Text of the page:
Pouring rain hit New York City and the surrounding region on Friday, causing flash floods and crippling the city’s vast subway system. Water rushed over major roadways, completely submerging cars in some areas. In schools, children were rushed to upper floors. At the city’s major airports, many flights were delayed and canceled. Gov. Kathy Hochul declared a state of emergency and urged New Yorkers to stay home.
Gowanus and Park Slope
Streets and storefronts were flooded in Gowanus, an industrial neighborhood in Brooklyn that sits at the bottom of a slope, and flooding was seen on the border between Gowanus and Park Slope.
Heavy rains raised the level of the neighborhood’s famously polluted canal.
In Williamsburg, motorists and pedestrians had to navigate floodwaters more than a foot high in some areas.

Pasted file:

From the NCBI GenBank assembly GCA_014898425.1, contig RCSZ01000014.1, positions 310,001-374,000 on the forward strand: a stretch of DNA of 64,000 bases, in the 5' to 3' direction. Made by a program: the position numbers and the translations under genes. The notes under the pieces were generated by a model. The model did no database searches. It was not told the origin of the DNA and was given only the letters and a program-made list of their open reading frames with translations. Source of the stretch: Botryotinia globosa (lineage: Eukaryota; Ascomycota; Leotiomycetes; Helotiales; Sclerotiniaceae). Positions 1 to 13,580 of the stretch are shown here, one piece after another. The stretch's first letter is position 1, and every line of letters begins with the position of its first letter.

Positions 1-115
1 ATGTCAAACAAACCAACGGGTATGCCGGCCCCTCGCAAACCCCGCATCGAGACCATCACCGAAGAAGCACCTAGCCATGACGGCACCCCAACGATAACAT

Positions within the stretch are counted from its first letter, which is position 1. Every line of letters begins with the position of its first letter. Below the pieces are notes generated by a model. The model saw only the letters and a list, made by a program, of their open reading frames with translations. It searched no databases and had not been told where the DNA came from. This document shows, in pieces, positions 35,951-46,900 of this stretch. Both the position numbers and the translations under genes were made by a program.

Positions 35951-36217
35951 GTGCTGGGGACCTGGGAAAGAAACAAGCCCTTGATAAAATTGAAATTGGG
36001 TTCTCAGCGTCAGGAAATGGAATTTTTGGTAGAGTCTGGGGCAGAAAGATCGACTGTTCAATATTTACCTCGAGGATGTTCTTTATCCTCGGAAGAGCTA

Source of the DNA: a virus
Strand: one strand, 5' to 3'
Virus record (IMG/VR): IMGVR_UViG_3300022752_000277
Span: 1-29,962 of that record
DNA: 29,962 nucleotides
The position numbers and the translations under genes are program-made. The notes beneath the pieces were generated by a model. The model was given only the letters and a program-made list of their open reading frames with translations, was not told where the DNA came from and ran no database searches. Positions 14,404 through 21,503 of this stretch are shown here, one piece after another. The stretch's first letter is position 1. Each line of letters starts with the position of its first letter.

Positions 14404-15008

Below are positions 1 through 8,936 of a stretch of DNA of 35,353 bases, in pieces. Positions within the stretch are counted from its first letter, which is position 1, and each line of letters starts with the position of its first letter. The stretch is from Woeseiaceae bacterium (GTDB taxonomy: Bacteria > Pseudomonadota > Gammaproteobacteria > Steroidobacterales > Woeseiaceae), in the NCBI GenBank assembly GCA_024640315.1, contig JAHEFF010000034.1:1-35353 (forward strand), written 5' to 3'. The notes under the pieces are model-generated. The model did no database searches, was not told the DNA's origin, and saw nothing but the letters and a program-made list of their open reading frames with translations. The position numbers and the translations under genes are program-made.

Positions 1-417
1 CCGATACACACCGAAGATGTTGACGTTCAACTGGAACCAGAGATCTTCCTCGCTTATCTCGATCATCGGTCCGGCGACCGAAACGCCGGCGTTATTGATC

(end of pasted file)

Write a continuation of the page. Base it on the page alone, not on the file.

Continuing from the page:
Record Rainfall for New York
The rainfall has made this the wettest September in New York City in more than 100 years. Northern suburbs like New Rochelle, N.Y., and Greenwich, Conn. were inundated with more than five inches, while Valley Stream, N.Y., received more than seven inches.
Water was seen bursting from walls and rushing down the stairs leading to the 7th Avenue subway station on the border of Prospect Heights and Park Slope.
In another part of the neighborhood, a large tree fell, pulling its roots up through a sidewalk and crushing a parked Nissan.
La Guardia Airport
Flights at La Guardia Airport were delayed and canceled amid heavy rain and flash flooding. Floodwaters were seen rising in Terminal A, which was closed, and travelers were told to avoid the area.
In Terminal C, passengers awaited flights with significant delays.
Kennedy Airport in Queens has now recorded its wettest day since modern record-keeping began in 1948.
Bronx River Parkway
Many cars along the Bronx River Parkway were stranded in the floods. The waters were so high in some stretches of the parkway that cars were completely submerged.
The mayor of Hoboken, N.J., issued a state of emergency because of heavy flooding. There was more than a foot of water in downtown Hoboken, an area that is notorious for frequent floods.